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Vape shops could lose their licenses if they sell to kids under new bill

The Utah County Health Department has had a program for years to help parents and schools find vaping products, which are usually disguised as ordinary objects. Photo: CNN File

SALT LAKE CITY – A new bill advancing in the Utah legislature would let local health departments strip vape shops of their business licenses if they’re caught selling tobacco, vaping products, or paraphernalia to minors.

And it would not take long for them to lose their licenses.

Health departments could pull them if the shop sells a prohibited product only once during a compliance check.

Representative Karianne Lisonbee (R-Clearfield), who is sponsoring the bill, calls it a “zero-tolerance policy” that keeps illegal, addictive, and potentially dangerous products out of children’s hands while allowing adults to keep buying tobacco.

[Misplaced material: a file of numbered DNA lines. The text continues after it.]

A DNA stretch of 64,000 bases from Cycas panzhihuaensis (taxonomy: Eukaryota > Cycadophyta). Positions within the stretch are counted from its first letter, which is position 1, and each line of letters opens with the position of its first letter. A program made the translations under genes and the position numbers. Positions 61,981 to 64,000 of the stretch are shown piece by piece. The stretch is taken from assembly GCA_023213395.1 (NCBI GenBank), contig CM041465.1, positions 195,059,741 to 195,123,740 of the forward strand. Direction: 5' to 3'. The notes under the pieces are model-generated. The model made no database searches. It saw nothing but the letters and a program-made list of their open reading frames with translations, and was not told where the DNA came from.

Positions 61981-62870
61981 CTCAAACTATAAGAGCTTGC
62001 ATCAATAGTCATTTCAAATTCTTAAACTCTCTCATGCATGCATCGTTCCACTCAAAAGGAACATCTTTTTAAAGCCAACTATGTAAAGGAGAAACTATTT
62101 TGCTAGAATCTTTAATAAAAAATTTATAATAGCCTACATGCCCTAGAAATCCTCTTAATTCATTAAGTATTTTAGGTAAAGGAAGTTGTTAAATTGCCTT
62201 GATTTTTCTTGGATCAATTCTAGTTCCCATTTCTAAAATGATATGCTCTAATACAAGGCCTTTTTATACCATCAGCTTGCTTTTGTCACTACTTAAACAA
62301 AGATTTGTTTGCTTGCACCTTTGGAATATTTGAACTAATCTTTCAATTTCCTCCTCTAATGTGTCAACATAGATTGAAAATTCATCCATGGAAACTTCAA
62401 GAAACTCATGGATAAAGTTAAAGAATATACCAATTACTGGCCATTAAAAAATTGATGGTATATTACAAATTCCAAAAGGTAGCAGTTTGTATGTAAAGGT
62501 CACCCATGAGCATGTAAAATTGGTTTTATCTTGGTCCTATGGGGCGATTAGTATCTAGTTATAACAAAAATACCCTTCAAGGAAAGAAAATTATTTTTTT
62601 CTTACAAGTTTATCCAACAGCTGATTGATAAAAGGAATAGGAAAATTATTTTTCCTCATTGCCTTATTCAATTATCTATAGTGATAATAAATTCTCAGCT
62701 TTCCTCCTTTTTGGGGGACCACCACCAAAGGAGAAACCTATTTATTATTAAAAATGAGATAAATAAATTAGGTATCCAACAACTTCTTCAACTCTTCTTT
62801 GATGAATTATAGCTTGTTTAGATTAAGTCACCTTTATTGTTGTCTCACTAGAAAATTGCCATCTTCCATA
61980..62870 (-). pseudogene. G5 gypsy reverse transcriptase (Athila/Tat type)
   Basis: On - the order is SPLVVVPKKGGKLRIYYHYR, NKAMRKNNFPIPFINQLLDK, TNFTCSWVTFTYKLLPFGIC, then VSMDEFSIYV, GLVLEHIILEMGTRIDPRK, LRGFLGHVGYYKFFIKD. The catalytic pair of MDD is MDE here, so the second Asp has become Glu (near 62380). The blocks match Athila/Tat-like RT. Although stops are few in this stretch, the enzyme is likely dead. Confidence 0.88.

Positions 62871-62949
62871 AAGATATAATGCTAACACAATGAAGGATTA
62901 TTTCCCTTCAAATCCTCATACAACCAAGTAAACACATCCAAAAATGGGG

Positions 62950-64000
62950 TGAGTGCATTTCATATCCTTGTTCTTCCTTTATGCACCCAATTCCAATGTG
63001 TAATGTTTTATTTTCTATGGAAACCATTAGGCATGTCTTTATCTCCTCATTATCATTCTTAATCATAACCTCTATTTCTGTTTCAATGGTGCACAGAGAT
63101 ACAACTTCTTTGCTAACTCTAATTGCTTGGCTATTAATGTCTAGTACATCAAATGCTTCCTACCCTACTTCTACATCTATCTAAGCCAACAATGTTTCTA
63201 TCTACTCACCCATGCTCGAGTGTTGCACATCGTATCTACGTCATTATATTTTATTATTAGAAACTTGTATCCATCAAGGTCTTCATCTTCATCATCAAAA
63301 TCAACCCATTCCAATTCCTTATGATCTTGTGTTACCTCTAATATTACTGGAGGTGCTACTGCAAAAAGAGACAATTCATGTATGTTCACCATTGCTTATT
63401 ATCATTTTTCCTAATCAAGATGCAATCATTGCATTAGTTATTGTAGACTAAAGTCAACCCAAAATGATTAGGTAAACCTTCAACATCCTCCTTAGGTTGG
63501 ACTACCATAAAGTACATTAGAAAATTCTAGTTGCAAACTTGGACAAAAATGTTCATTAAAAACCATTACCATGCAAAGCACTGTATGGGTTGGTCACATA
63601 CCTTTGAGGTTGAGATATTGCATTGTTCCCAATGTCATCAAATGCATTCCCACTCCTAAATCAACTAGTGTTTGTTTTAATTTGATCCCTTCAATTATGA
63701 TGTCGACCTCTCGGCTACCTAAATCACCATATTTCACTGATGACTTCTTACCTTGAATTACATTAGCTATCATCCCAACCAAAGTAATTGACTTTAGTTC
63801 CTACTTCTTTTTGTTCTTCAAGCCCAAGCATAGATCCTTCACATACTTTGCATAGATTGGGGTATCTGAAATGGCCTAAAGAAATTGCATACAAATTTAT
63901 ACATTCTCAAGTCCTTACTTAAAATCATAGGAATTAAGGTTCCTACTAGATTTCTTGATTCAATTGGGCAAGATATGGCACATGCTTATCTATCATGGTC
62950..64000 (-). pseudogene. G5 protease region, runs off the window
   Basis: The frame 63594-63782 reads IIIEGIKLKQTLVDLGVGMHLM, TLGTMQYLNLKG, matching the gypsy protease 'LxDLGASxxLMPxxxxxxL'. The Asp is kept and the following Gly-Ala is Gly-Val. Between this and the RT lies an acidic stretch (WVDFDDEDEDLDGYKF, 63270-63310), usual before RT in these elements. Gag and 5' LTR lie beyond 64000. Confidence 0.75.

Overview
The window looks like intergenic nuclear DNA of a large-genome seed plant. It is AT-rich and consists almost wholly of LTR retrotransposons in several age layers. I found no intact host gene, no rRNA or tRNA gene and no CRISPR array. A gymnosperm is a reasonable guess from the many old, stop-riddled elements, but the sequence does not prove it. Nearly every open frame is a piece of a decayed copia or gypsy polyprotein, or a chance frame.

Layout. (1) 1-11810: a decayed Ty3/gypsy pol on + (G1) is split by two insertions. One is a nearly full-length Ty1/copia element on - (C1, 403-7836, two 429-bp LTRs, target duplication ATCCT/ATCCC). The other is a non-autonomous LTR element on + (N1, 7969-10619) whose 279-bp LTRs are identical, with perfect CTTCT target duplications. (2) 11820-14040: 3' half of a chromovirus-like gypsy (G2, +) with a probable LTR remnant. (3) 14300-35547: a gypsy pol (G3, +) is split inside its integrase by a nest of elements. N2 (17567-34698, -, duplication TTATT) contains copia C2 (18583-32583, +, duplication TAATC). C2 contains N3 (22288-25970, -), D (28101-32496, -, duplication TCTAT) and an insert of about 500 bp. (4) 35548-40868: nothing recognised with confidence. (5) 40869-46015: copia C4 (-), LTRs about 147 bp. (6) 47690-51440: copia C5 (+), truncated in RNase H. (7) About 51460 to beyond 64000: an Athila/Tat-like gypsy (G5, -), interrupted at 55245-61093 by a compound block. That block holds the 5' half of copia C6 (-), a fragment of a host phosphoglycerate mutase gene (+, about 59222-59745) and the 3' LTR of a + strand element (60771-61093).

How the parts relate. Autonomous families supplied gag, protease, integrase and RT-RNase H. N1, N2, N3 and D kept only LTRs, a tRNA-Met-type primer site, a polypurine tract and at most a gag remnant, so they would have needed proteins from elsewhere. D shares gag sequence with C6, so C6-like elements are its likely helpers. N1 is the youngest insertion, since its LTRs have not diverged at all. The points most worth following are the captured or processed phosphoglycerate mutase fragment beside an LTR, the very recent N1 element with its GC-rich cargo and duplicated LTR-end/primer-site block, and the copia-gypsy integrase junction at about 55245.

“We do not want to affect access to adults. This is a free country. If you want to vape, we’re not going to restrict your access. But, if you are a minor, we have laws. We should enforce the laws,” Lisonbee told a committee hearing at the State Capitol on Wednesday.

The bill would also require all vape shops to get health department permits and be subject to continuous checks.

Mark Waterson with the American Heart Association told lawmakers that the law could clamp down on the number of illegal vape shops in Utah that have been opening near homes and schools.

“These fake shops [are] pretending to be retailer[s] so that they can skirt around those proximity requirements, so they can set up closer to our homes and to the schools,” Waterson says.

The law would go into effect in June 2020 if passed.